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Occupational and other risk factors for hand-grip strength: the Honolulu-Asia Aging Study
  1. L E Charles1,
  2. C M Burchfiel1,
  3. D Fekedulegn1,
  4. M L Kashon1,
  5. G W Ross2,3,4,5,
  6. W T Sanderson6,
  7. H Petrovitch2,3,4,5
  1. 1Biostatistics and Epidemiology Branch, Health Effects Laboratory Division, National Institute for Occupational Safety and Health, Centers for Disease Control and Prevention, Morgantown, WV, USA
  2. 2Veterans Affairs Pacific Islands Health Care System, Honolulu, HI, USA
  3. 3The Pacific Health Research Institute, Honolulu, HI, USA
  4. 4Departments of Geriatric Medicine and Medicine, John A Burns School of Medicine, University of Hawaii, Honolulu, HI, USA
  5. 5Kuakini Medical Center and the Honolulu-Asia Aging Study, Honolulu, HI, USA
  6. 6Department of Occupational and Environmental Health, the University of Iowa College of Public Health, Iowa City, IA, USA
  1. Correspondence to:
 Dr L E Charles
 National Institute for Occupational Safety and Health, HELD/BEB, MS L-4050, Morgantown, WV 26505-2888, USA; lcharles{at}


Background: In certain occupations, including farm work, workers are exposed to hazardous substances, some of which are known to be toxic to the nervous system and may adversely affect muscle strength. Measurement of hand-grip strength may be useful for detecting neurotoxic exposure.

Methods: The authors studied 3522 participants of the Honolulu Heart Program and the Honolulu-Asia Aging Study to determine whether occupational exposures to pesticides, solvents, and metals assessed at exam I (1965–68) are associated with hand-grip strength at exam IV (1991–93) and change in hand-grip strength over 25 years. Correlation, analysis of variance and covariance, and linear regression were used to evaluate the associations.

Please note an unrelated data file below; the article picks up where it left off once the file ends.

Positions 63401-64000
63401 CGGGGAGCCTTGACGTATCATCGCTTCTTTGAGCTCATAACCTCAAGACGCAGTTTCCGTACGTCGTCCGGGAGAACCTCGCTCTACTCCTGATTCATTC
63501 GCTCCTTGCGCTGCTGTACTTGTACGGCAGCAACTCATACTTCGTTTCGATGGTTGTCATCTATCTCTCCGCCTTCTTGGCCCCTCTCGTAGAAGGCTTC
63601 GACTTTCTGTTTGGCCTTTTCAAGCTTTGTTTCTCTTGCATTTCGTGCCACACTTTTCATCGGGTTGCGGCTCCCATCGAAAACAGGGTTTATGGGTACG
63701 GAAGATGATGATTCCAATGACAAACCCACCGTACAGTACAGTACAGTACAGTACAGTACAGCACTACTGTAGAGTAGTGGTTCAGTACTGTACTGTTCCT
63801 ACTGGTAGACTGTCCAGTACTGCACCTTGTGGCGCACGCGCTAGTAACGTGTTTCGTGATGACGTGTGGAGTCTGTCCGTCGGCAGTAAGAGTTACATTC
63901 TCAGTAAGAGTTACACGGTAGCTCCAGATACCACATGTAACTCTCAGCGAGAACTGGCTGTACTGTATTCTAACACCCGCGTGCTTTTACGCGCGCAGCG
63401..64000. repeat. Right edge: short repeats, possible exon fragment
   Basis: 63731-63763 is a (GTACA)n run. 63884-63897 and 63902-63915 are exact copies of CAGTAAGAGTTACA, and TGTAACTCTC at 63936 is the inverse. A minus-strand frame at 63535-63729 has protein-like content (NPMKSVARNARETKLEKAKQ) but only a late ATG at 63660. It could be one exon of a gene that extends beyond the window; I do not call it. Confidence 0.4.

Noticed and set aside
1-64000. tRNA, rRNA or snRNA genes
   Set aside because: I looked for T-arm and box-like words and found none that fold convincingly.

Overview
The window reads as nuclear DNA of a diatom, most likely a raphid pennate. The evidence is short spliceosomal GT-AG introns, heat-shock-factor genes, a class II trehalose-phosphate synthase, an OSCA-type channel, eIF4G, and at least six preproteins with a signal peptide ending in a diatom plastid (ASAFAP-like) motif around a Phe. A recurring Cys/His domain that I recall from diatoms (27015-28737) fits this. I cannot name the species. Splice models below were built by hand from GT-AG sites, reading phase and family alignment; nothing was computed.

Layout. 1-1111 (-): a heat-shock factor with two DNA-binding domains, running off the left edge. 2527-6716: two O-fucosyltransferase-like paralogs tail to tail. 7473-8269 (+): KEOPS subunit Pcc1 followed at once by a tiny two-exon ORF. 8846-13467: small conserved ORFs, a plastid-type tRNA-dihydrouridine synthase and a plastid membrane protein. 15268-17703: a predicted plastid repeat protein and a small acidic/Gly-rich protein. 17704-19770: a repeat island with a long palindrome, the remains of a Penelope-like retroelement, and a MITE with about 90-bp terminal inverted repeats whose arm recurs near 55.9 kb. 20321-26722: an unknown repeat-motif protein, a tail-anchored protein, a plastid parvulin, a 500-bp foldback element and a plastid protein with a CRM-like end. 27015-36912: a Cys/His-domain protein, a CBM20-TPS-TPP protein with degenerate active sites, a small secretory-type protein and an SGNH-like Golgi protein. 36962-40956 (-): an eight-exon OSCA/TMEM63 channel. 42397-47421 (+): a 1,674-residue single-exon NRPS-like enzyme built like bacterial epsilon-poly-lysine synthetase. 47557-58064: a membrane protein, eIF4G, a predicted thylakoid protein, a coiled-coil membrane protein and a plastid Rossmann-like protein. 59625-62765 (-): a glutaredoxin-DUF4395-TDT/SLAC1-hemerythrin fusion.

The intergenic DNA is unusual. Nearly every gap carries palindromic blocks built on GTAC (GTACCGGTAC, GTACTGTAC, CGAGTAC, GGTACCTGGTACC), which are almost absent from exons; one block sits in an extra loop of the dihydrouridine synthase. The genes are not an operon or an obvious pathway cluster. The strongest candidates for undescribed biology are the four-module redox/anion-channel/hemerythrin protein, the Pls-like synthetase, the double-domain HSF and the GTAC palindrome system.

Results: At exam IV, participants ranged in age from 71–93 years; mean hand-grip strength was 39.6 kg at exam I and 30.3 kg at exam IV. Over 25 years, the decline in hand-grip strength was an average of 8–9 kg for all exposures. Hand-grip strength was inversely associated with age and glucose but directly associated with cognitive function, BMI, and haemoglobin level. No other exposures were associated with hand-grip strength.

Conclusion: This study did not provide evidence that occupational exposure to pesticides, solvents, and metals adversely affected hand-grip strength in this population, but confirmed other important associations with hand-grip strength.

  • BMI, body mass index
  • CASI, Cognitive Abilities Screening Index Instrument
  • HAAS, Honolulu-Asia Aging Study
  • HHP, Honolulu Heart Program
  • MMSE, Mini-Mental State Examination
  • NIOSH, National Institute for Occupational Safety and Health
  • PEL, permissible exposure limit
  • PPE, personal protection equipment
  • hand strength
  • occupational exposures
  • aging

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  • Published Online First 15 August 2006

  • Competing interests: none.